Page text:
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Re: Nitpick with FLOOR etc.

This page is part of the web mail archives of SRFI 70 from before July 7th, 2015. The new archives for SRFI 70 contain all messages, not just those from before July 7th, 2015.

 | Date: Wed, 27 Jul 2005 08:55:59 -0700 (PDT)
 | From: bear <bear@xxxxxxxxx>
 | In practical terms, I think that "infinity" as it's being
 | discussed here is properly an error object rather than a
 | numeric value, and I would be satisfied with a scheme
 | where numeric operations returned an error object if asked
 | to do anything involving a range overflow, underflow, or
 | where an argument were an error object.

0/0. is an error object (SRFI-70 calls it an error waiting to happen),
but +/0. and -/0. behave differently from error objects when inverted:
(/ +/0.) ==> 0.0; and in numerical comparisons.

 | But naming an error object "infinity" is misleading, since the
 | value the user sees may be nine or ninety operations further down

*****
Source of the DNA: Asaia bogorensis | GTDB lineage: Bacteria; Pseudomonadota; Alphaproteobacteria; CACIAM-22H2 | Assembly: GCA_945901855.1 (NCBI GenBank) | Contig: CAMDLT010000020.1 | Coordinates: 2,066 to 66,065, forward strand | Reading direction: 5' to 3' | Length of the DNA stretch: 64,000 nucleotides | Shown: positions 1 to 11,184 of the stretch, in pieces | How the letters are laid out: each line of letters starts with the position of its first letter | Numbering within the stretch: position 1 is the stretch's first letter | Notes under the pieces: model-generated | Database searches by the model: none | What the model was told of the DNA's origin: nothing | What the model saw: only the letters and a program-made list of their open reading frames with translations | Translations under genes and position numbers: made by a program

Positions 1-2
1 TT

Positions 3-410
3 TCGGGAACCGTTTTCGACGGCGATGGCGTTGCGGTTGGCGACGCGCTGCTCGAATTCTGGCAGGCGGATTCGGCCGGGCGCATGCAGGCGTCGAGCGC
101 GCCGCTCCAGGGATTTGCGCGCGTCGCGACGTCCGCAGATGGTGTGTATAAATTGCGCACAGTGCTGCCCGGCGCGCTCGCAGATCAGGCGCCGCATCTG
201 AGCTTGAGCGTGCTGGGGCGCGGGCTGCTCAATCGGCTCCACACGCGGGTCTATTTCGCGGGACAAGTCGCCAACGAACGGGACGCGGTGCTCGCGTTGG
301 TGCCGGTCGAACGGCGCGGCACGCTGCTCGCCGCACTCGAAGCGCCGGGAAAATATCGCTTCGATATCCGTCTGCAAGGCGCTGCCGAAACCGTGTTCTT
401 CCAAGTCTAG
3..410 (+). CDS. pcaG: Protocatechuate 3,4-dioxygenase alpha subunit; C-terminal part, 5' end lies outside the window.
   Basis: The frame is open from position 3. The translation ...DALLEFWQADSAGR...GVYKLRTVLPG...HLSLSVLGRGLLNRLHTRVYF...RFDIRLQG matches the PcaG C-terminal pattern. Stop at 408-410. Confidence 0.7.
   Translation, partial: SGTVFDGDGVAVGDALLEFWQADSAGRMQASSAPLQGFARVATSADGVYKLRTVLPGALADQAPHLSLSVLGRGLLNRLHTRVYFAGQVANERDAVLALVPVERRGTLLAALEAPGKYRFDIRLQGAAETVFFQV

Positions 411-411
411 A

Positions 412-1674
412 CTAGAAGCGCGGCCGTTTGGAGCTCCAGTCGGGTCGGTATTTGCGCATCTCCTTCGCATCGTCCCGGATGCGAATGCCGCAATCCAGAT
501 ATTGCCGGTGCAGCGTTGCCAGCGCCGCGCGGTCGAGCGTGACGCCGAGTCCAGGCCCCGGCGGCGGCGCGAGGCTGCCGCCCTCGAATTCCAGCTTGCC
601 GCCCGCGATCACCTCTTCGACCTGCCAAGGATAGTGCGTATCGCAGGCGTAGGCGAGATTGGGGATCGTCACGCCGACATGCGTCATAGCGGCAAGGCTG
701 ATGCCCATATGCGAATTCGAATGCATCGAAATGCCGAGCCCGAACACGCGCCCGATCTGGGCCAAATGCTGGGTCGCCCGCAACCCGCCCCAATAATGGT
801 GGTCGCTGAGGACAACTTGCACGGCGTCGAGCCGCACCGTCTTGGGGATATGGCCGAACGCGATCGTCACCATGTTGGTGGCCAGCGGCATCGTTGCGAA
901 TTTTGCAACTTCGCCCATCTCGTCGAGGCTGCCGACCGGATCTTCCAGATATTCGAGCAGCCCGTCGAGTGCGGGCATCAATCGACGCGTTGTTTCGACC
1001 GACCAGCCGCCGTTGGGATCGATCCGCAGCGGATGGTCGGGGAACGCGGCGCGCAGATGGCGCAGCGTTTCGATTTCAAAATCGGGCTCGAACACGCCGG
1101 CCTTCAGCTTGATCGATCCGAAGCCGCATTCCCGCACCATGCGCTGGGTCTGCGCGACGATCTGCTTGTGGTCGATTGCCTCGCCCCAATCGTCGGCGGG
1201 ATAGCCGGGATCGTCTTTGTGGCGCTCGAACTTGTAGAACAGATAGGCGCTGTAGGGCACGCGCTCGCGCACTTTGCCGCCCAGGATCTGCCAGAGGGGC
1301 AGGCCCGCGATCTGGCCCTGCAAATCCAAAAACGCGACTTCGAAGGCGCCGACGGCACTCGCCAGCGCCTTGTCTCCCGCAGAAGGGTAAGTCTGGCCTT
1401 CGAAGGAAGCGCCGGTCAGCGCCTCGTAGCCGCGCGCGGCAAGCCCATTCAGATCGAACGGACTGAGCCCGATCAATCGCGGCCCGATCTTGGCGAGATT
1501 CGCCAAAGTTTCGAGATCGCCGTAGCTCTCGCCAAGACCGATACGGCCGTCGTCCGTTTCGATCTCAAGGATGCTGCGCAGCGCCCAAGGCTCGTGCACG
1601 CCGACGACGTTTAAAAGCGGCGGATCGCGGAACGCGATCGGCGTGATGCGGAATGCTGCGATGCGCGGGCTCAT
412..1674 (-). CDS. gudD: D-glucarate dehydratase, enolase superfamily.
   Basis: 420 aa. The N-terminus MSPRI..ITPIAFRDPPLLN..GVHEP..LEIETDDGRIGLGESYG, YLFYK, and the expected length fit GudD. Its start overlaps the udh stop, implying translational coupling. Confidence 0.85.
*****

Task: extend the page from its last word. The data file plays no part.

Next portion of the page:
| the pipeline after the "overflow" has been divided, subtracted,
 | inverted, etc.

Inverting +/0. or -/0. returns 0.0.  So the name "error object"
wouldn't seem to apply either.

 | This brings up an important distinction in "infinities;"
 | When you divide by exact zero you get an absolute infinity.
 | (which, perversely, is neither positive nor negative, because
 | exact zero isn't positive or negative.) Call this EO1.

We have already covered this ground.  Division by zero is undefined;
SRFI-70 extends division by returning infinities in these cases:
(/ -5. 0) ==> -/0.; (/ 1. 0) ==> +/0., which are consistent with
the one-sided limits:

(limit / 0 1.0e-9)                              ==> +/0.
(limit / 0 -1.0e-9)                             ==> -/0.

 | When you divide 1 by (say) 5e-323, you get a different kind of
 | EO, which is "results too large to represent" but which
 | is often mistaken for an actual infinity.   Call this EO2.

The result of division by zero was chosen to be the same as the result
of (/ 1 5e-323).  We could split +/0 into any number of regions.  One
was chosen, which happens to be supported by IEEE-754.